Steph Heasman of Feefo shares her thoughts on how retailers can adapt to the rise in mobile shopping.
In the early 2000’s the retail game was changed forever by a complete shift in the way consumers find, research and purchase goods. The rise of eCommerce was one of the most disruptive forces the retail sector has ever seen, and many traditional brick and mortar businesses are still adapting to those changes today. However, just as businesses are starting to perfect the art of building a presence on the internet and selling goods online, consumers are once again on the move.
Feefo recently completed a valuable piece of research that points to the rise of a new type of consumer behaviour – mCommerce. By studying the habits of 2,000 UK adults, our research revealed that 53% of shoppers are now more likely to use their phone for online shopping than any other device. Strikingly, this figure was only at 22% in the same study carried out last year. What’s more, the number of respondents likely to use a laptop or desktop computer has plummeted from 59% last year to 31% this year.
This points to a very clear trend toward mobile shopping. While on the surface mobile shopping may seem like just another form of eCommerce, from a retailer’s perspective it’s drastically different. Customers are now prepared to shop at any time of day, during downtime at work or while they’re on the train home. They’re able to browse reviews and carry out product research while they’re walking down the high street or even in a store. For retailers, having a website that’s mobile optimised has gone from being a ‘nice-to-have’ to being an absolutely necessity.
According to Emarketer, 71% of all mCommerce will be attributable to smartphones by 2023, so what should retailers be doing to prepare?
Start building trust and embrace feedback
Online reviews are the new word of mouth, and a verifiable recommendation goes a long way. Our research shows that 96% of consumers check reviews when looking for a product or service. The rise in mCommerce makes it even easier for consumers to bounce from site to site, reading and comparing reviews and sizing you up against your competitors. It’s therefore crucial that retailers have a mechanism for gaining trusted, verifiable reviews about their products and services, and a way to display them in a neat, shareable and easily digestible way. Word of mouth is powerful stuff; without it, your business will sink into obscurity online.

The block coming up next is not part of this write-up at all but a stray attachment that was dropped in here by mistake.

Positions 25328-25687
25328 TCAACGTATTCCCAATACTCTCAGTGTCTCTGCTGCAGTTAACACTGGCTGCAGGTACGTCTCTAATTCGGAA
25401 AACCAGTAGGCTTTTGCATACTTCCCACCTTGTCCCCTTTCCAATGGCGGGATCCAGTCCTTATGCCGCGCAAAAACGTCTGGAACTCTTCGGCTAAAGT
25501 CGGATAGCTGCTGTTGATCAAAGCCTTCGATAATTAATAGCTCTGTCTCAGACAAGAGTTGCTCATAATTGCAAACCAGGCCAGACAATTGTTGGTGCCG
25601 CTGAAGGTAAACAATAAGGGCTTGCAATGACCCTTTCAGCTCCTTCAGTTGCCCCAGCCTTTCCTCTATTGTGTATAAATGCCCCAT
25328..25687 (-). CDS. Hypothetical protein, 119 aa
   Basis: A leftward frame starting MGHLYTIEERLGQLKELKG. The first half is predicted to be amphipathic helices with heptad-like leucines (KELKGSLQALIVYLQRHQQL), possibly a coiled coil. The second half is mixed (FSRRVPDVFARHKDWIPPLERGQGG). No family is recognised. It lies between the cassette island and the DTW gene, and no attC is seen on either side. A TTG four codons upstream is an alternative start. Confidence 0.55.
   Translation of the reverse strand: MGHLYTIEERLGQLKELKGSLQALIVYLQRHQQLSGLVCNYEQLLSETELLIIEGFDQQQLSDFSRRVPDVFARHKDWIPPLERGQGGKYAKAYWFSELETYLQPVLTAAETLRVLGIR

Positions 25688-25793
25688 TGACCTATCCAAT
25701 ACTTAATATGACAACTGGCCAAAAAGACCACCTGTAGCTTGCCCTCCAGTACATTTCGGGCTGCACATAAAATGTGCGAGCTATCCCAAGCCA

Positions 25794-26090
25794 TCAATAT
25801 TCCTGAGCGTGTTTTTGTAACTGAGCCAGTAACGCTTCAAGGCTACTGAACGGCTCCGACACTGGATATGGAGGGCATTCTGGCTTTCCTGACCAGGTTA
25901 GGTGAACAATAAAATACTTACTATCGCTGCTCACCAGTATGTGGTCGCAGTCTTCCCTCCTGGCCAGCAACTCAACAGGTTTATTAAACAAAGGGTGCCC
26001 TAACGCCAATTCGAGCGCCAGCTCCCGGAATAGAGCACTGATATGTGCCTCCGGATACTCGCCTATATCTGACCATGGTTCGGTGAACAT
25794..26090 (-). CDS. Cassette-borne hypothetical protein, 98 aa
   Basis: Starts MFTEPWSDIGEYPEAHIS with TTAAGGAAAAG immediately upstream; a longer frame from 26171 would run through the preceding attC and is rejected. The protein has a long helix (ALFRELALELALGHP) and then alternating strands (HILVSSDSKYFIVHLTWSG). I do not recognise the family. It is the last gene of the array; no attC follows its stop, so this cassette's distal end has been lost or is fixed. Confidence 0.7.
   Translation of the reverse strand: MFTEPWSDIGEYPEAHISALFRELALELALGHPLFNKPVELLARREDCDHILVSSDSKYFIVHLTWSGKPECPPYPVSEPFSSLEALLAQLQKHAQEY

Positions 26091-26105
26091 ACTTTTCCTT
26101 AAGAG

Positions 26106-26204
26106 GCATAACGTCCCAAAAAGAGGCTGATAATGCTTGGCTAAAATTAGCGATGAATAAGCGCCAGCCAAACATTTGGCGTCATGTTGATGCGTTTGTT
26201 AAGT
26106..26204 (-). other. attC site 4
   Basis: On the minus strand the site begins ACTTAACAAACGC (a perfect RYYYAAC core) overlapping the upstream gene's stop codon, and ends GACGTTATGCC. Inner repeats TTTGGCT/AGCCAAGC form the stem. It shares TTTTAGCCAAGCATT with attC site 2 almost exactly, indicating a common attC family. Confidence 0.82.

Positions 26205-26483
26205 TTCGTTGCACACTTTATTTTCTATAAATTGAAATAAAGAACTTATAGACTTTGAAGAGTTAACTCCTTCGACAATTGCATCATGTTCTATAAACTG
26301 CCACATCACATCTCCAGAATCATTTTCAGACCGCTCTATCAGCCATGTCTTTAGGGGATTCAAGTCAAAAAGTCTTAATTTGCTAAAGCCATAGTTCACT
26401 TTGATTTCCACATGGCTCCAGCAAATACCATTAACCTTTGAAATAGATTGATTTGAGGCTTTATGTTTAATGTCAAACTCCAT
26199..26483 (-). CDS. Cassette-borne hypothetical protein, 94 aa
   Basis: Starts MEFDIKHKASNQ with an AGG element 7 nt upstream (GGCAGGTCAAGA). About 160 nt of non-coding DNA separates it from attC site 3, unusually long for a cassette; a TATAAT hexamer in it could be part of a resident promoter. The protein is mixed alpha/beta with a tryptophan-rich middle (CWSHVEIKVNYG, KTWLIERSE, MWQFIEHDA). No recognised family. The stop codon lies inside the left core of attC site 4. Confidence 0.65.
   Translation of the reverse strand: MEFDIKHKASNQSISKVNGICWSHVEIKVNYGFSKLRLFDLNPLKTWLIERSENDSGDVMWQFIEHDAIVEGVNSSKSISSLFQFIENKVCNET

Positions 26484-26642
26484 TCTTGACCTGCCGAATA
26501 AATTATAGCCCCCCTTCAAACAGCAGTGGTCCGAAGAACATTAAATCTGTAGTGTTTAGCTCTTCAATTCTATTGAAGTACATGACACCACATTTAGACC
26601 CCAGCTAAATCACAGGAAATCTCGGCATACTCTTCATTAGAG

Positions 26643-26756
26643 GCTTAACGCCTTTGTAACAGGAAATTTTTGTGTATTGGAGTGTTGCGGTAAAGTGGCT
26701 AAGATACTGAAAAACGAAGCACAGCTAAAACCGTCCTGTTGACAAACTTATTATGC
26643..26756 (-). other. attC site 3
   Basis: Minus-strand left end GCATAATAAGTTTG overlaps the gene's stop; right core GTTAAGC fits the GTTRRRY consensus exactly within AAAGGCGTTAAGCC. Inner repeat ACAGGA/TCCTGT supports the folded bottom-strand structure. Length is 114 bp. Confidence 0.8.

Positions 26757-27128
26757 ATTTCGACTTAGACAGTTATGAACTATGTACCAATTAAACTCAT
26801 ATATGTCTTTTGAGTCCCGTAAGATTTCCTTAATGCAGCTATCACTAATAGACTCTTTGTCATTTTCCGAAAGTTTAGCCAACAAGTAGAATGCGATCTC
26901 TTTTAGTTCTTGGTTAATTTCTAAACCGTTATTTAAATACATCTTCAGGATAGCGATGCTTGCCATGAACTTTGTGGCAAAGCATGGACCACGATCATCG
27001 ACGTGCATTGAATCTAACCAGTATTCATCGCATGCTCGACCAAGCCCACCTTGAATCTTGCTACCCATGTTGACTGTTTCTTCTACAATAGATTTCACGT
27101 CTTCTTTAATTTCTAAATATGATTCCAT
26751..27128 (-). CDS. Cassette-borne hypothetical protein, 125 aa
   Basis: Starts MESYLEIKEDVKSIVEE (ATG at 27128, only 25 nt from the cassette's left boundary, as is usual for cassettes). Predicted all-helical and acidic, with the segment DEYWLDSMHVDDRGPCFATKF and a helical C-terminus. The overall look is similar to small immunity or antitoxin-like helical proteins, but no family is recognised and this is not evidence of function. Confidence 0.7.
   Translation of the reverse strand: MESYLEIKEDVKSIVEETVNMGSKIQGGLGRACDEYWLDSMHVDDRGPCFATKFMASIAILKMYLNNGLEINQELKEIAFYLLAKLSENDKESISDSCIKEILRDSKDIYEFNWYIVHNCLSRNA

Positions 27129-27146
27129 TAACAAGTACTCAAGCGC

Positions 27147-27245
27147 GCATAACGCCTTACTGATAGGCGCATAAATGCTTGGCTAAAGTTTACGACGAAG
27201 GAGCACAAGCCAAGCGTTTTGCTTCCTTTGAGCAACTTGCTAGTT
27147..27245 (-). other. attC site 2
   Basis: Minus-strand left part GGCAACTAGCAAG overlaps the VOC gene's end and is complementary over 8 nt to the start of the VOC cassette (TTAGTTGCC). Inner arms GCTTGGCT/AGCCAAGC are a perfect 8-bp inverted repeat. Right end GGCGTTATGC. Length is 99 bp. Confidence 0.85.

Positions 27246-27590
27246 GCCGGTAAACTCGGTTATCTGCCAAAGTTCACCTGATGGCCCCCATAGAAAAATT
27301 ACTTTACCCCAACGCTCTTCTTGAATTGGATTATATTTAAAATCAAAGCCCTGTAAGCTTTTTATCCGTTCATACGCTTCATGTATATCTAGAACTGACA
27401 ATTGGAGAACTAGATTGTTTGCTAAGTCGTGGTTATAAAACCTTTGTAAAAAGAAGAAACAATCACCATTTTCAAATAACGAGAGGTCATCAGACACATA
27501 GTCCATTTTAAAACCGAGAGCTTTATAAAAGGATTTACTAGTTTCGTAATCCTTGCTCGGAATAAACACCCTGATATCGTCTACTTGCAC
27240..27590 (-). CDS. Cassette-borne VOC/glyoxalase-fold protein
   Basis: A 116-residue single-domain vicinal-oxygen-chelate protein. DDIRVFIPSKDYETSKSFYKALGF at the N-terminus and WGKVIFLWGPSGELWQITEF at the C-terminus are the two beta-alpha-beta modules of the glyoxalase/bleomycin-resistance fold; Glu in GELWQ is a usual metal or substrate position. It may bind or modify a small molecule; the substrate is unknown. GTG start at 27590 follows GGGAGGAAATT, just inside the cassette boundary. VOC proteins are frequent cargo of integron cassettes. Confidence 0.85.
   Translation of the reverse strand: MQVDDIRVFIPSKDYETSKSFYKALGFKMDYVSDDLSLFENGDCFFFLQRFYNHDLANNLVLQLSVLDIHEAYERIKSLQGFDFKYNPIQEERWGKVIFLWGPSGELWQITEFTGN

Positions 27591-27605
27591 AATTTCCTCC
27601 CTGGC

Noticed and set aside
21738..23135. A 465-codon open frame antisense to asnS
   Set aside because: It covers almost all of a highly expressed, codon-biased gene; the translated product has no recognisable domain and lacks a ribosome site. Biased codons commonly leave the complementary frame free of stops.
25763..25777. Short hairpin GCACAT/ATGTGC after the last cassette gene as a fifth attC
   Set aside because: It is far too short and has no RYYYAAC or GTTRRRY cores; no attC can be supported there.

Respect the scroll
Shopping on a smartphone is entirely different to shopping on a desktop or laptop. A smaller screen means less real estate to play with, and users’ thumbs are always on the move. Swipe, scroll, swipe, touch, swipe. This is why it’s important to keep fresh, new content flowing that reinforces your brand and makes consumers want to engage and associate with you. Social media is a great way to do this, but don’t be dismayed if that amazing post you put out fades away quickly. According to Moz, the median lifespan of a tweet is only 18 minutes. Keep your content fresh, and keep it coming.
Apps are the new storefronts
Research from 2018 tells us that 80% of the time consumers are shopping on their smartphones, they’re using an app. Mobile browser use is at its lowest point, with customers preferring the quick, tailored shopping experience of an exclusive app. If your retail project is big enough to warrant the development of an app, go for it. At the very least, get your products listed somewhere that already has a popular app that people use. If even that isn’t viable, the best thing retailers can do is make sure their mobile sites are beautifully optimised for mobile browsers.
As online commerce slowly transitions into a mobile exclusive activity, retailers need to start thinking about long term strategies now. Ensuring the customer has a smooth, unhindered experience is crucial, as is the flow of rich, engaging social content to lift up your brand and get noticed. The last piece of the puzzle for many will be user generated feedback that is verified, transparent and trustworthy. Whether this feedback is positive or negative, it should be embraced and shared for the greater good – to create excellent user experiences for each and every customer.
By Steph Heasman, Director of Customer Success at Feefo